It’s Phoenixville. At least, the guys from Iron Hill hope it is
Last month, entrepreneurs Kevin Finn, Kevin Davies and Mark Edelson opened the doors to the sixth location of their popular Iron Hill Brewery. Center City dwellers, who often claim a monopoly on the region’s best in dining and drinking, must be forgiven for being ignorant of
Last month, entrepreneurs Kevin Finn, Kevin Davies and Mark Edelson opened the doors to the sixth location of their popular Iron Hill Brewery. Center City dwellers, who often claim a monopoly on the region’s best in dining and drinking, must be forgiven for being ignorant of the 10-year-old franchise, named by BrewPub Magazine as the best brewpub in the Mid-Atlantic. All of Iron Hill’s locations are stubbornly suburban: West Chester, Media, North Wales. Iron Hill’s flagship is in Newark, Delaware; its sixth location is in Phoenixville, 30 miles from Walnut Street’s Restaurant Row.
"We look at smaller, up-and-coming towns because the economics make sense," explains Finn. This business model worked well in West Chester and Media, but less successfully in North Wales. A town’s potential is a slippery concept. "You don’t want to be the first one," Finn says, "because you might be the only one."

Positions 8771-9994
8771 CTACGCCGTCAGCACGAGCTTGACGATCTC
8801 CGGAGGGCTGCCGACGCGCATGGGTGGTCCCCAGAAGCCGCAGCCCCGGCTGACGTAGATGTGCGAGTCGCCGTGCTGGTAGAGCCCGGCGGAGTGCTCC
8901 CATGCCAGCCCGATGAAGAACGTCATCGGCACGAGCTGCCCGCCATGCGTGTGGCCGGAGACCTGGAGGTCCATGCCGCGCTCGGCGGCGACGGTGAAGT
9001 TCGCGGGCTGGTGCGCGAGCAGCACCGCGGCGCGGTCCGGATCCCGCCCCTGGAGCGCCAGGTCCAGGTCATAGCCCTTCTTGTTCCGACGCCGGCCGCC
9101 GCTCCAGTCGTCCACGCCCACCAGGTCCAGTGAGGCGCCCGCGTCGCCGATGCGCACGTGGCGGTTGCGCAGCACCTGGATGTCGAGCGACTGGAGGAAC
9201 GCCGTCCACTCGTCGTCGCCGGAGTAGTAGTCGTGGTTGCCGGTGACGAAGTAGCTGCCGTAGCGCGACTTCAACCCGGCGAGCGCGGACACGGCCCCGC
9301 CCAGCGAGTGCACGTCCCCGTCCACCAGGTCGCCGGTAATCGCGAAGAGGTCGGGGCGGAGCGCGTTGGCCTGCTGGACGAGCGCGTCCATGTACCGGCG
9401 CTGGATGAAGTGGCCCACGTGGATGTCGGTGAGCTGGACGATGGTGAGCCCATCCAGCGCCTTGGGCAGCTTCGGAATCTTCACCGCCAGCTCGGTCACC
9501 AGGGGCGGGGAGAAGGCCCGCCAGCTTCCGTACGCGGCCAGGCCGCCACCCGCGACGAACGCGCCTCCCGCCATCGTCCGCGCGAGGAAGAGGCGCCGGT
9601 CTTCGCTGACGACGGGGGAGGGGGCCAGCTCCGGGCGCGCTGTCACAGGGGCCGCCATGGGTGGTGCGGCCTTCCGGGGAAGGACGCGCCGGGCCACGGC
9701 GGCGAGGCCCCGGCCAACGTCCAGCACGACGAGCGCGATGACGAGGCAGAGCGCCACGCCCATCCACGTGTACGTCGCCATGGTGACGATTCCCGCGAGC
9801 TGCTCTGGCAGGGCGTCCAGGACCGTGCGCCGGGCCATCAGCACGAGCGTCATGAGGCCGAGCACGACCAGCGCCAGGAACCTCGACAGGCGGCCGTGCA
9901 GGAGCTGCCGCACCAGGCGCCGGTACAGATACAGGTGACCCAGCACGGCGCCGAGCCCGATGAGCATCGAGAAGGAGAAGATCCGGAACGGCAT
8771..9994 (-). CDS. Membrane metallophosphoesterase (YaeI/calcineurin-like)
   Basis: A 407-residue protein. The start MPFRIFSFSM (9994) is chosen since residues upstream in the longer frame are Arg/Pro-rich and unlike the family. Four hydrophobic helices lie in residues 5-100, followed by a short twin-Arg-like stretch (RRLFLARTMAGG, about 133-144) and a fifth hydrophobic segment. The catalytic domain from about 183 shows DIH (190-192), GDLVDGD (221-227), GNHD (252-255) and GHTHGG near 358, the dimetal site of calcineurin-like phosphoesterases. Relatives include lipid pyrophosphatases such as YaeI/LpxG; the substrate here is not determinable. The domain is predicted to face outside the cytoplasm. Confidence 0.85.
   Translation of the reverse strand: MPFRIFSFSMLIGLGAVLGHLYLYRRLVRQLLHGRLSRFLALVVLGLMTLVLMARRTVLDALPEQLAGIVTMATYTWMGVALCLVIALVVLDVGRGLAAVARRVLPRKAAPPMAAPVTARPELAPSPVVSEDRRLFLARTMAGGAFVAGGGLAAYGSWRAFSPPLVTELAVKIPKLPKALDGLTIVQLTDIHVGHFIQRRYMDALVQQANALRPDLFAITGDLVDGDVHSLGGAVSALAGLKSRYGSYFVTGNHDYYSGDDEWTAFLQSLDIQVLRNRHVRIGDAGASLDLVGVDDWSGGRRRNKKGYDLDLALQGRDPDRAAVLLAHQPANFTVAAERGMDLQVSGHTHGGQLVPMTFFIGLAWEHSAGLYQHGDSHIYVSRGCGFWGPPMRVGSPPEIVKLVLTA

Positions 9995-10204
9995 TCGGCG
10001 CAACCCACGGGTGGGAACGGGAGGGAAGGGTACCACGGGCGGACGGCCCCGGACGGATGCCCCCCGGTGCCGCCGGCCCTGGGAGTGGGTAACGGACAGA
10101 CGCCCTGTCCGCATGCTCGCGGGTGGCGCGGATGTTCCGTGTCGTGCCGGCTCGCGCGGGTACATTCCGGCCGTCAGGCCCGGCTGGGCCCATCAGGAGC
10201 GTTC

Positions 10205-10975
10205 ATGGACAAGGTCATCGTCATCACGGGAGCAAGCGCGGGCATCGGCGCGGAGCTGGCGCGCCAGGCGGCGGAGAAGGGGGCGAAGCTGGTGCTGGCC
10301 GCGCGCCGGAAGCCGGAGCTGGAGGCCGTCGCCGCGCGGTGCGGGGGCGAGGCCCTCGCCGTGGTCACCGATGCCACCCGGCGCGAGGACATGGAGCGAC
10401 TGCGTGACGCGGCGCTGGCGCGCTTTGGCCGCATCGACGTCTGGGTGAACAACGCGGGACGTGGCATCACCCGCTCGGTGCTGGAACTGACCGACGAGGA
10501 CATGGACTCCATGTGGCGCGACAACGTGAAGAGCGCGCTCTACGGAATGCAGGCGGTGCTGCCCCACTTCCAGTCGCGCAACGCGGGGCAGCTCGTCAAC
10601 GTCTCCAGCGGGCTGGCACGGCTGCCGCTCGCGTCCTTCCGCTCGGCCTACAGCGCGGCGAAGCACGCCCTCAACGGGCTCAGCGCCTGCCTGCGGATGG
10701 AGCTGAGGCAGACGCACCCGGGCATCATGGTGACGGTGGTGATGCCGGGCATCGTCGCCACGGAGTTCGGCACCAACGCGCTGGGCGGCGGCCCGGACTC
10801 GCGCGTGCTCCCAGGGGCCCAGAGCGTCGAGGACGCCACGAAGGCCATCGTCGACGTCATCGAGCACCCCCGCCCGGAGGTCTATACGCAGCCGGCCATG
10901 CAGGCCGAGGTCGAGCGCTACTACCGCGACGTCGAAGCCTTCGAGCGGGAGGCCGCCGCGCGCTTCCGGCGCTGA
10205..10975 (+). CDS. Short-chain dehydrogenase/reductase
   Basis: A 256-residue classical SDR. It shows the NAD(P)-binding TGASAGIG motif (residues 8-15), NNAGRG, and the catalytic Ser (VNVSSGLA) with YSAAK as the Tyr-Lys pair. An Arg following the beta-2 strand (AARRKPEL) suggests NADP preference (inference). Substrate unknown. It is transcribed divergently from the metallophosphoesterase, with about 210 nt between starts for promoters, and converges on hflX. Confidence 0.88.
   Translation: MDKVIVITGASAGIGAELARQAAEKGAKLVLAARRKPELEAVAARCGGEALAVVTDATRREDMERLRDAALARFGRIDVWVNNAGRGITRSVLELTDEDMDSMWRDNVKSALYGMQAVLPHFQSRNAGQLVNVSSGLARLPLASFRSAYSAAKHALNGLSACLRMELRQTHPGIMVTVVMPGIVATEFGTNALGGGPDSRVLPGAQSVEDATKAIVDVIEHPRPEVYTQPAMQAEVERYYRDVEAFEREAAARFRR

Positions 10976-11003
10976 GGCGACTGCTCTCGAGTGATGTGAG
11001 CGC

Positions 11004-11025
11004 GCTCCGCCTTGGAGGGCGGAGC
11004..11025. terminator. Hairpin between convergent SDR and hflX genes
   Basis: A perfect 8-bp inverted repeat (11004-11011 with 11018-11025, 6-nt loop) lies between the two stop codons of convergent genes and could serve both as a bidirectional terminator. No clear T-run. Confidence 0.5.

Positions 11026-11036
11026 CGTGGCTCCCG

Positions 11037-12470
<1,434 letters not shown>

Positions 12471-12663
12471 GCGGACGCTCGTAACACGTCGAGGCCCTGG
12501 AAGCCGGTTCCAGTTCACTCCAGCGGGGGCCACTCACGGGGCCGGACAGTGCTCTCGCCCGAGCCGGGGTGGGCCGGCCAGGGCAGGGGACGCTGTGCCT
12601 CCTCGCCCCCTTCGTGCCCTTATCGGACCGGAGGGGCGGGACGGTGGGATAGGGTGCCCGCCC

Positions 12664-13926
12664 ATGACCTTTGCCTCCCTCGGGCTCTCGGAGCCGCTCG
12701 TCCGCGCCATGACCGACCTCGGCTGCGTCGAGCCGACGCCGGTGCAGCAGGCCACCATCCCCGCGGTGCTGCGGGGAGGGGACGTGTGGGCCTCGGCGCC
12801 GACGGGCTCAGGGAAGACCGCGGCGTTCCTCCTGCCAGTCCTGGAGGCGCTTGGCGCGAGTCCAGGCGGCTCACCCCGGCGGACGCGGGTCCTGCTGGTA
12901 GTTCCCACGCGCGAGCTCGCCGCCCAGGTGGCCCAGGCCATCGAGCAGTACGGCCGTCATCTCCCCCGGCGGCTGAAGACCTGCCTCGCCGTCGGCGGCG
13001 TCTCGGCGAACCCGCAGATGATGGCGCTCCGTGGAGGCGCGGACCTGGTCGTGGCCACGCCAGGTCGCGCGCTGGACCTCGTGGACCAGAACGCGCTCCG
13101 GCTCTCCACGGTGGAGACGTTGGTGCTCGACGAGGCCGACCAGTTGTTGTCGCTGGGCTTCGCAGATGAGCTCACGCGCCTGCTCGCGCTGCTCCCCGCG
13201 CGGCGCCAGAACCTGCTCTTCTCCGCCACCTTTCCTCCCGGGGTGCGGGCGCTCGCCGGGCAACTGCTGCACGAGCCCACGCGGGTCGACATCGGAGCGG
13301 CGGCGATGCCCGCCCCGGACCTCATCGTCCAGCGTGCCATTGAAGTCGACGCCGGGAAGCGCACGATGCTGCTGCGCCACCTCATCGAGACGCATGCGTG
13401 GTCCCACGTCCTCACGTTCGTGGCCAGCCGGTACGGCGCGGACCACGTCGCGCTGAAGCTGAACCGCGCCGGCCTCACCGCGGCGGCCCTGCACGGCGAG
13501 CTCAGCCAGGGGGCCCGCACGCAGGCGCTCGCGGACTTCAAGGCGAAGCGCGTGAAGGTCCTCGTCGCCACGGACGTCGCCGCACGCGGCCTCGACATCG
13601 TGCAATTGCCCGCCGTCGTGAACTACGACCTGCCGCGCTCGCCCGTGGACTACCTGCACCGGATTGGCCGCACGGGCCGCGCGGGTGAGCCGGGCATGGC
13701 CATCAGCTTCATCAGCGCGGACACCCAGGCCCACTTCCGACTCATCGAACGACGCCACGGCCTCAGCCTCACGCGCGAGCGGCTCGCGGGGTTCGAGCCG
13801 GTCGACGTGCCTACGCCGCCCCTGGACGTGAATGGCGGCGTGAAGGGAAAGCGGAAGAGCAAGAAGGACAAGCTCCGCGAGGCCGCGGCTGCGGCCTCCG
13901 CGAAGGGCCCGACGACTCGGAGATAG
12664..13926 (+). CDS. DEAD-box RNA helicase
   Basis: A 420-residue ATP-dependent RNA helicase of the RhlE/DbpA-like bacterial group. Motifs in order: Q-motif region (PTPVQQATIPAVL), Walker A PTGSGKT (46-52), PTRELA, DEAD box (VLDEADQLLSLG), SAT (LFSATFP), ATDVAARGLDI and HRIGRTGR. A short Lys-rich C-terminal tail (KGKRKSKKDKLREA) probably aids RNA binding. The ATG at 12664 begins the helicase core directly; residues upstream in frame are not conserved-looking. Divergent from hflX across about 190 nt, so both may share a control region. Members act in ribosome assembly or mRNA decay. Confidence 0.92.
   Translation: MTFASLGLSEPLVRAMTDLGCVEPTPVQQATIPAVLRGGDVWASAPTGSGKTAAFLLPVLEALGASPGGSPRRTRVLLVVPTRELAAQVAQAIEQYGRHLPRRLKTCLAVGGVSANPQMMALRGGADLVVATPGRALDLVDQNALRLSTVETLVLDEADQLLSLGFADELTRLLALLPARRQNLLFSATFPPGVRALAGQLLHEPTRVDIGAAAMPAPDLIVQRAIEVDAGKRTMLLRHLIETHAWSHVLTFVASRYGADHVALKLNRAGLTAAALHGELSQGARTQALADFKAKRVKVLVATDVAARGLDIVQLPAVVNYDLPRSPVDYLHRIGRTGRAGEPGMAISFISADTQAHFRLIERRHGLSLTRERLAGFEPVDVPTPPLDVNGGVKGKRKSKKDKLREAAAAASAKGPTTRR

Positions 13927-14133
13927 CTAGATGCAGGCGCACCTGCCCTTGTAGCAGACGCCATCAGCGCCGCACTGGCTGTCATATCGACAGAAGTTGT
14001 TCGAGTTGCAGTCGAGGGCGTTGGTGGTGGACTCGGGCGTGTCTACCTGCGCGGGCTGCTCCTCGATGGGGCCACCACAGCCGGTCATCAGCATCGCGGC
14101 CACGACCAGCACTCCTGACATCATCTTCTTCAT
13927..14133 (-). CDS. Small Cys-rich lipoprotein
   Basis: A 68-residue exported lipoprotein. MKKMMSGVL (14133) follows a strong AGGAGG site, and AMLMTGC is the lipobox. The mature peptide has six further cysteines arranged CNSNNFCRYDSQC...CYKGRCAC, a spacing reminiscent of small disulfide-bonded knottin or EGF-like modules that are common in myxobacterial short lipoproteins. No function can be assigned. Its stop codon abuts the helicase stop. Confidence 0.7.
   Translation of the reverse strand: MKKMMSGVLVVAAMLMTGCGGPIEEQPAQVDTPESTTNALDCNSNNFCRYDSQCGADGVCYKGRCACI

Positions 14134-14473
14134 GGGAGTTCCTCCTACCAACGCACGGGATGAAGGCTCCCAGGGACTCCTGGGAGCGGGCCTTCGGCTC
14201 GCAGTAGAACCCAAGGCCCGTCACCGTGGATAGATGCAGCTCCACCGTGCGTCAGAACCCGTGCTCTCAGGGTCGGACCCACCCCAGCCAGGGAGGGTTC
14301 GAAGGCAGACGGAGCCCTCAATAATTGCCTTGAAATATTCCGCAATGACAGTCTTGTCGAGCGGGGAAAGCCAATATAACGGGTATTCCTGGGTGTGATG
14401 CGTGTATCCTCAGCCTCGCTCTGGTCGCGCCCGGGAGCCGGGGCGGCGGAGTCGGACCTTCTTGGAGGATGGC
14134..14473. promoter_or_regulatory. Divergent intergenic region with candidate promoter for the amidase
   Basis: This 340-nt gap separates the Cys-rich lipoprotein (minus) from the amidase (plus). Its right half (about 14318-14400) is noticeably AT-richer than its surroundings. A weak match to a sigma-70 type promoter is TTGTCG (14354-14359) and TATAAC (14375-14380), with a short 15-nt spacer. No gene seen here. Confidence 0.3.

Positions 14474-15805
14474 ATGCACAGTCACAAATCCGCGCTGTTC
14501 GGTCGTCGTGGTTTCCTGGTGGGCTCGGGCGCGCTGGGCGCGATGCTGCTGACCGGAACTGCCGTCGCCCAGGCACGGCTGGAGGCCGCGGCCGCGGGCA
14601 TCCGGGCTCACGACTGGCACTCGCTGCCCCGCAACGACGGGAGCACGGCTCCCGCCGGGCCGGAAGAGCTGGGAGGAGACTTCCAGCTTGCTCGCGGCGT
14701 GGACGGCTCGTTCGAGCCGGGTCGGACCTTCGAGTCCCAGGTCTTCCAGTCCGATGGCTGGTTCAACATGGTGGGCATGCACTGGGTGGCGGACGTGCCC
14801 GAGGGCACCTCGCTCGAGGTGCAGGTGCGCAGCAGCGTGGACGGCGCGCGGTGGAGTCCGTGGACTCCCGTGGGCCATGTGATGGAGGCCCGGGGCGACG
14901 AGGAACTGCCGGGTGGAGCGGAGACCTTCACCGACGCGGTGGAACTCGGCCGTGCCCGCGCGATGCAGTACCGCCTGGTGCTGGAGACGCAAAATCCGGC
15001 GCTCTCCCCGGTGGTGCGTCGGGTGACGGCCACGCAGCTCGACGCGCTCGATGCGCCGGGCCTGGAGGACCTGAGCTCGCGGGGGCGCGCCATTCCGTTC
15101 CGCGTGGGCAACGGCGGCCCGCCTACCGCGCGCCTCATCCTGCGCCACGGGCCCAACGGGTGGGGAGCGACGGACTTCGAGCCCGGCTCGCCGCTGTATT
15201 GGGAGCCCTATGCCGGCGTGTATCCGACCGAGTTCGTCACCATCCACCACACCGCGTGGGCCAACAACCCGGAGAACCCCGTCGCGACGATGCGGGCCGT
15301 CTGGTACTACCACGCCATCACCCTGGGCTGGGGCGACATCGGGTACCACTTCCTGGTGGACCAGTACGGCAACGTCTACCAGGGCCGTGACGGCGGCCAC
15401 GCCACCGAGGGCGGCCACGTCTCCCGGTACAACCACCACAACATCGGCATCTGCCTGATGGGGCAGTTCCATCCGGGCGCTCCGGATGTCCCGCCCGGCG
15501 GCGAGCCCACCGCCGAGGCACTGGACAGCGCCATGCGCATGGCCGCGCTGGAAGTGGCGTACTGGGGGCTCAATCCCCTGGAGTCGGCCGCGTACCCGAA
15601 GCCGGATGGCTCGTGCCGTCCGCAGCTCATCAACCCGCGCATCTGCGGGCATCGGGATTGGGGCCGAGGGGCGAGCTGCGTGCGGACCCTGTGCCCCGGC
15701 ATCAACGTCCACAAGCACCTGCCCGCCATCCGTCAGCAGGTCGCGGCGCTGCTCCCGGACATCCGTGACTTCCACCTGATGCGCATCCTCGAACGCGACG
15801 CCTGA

Iron Hill won’t be the only restaurant in four-square-mile Phoenixville. It joins Black Lab Bistro, which was a pioneer when it opened on Bridge Street six years ago, and two-year-old BYOB Majolica, which put Phoenixville firmly on the foodie map. Downtown Phoenixville has gone from a 21.3 percent vacancy rate in late 2003 to a mere four percent — and most of those storefronts are under construction. Irish pub Molly McGuire’s is in the works, and a restaurant and entertainment venue is planned for the massive Foundry. But what makes a neighborhood ready for the type of restaurant boom that seems to be taking place in Phoenixville, population 15,000?
The easy answer is people. Phoenixville has added 700 homes in six years, is central to the expanding residential areas of Chester County, and is easily accessible by routes 202 and 422. More specifically, it’s hungry people — college-educated 25-to-54-year-olds with incomes that allow for regular culinary indulgence.
The less obvious answers to the tipping-point question are police officers, trash cans and The Blob. This year the borough put into action a multimillion-dollar arts and entertainment economic development plan. When Governor Ed Rendell showed up in Phoenixville this September to announce a $1 million commitment from the state, he held his press conference in front of the Colonial Theatre, the recently reopened century-old movie house that served as a backdrop for The Blob, and complimented the area’s aggressive streetscape improvements. "Phoenixville looks like West Chester or Doylestown or Media," Rendell said. Then he stopped for ice cream at new Brown’s Cow.
Iron Hill’s West Chester location opened at the corner of High and Gay streets when three of the four corners at that now-major commercial intersection were empty storefronts. But "up" can be a long time coming. "We’re going in early in Phoenixville," Finn worried, even as he scouted obscure locations for the seventh Iron Hill.